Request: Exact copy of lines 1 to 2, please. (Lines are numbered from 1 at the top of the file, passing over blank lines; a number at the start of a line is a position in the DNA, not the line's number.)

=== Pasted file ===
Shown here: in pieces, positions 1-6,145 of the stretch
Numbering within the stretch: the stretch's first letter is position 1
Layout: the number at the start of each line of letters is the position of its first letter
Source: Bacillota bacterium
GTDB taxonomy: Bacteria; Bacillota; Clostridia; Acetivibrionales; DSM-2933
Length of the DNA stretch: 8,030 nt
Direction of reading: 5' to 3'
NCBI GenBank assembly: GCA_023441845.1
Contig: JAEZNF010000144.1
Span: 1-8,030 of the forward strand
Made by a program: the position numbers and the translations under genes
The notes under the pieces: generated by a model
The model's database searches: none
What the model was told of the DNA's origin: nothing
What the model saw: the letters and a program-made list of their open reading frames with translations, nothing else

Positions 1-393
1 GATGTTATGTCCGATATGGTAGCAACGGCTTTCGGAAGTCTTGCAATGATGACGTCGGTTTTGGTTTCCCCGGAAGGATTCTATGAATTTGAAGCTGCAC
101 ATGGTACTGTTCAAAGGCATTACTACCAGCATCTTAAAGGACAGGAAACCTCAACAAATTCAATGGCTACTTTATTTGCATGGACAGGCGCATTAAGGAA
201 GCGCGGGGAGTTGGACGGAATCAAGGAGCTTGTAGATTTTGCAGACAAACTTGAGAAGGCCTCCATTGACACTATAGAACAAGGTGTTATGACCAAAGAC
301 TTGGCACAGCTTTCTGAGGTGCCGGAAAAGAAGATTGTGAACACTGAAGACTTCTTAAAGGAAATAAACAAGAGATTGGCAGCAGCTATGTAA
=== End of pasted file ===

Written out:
Shown here: in pieces, positions 1-6,145 of the stretch
Numbering within the stretch: the stretch's first letter is position 1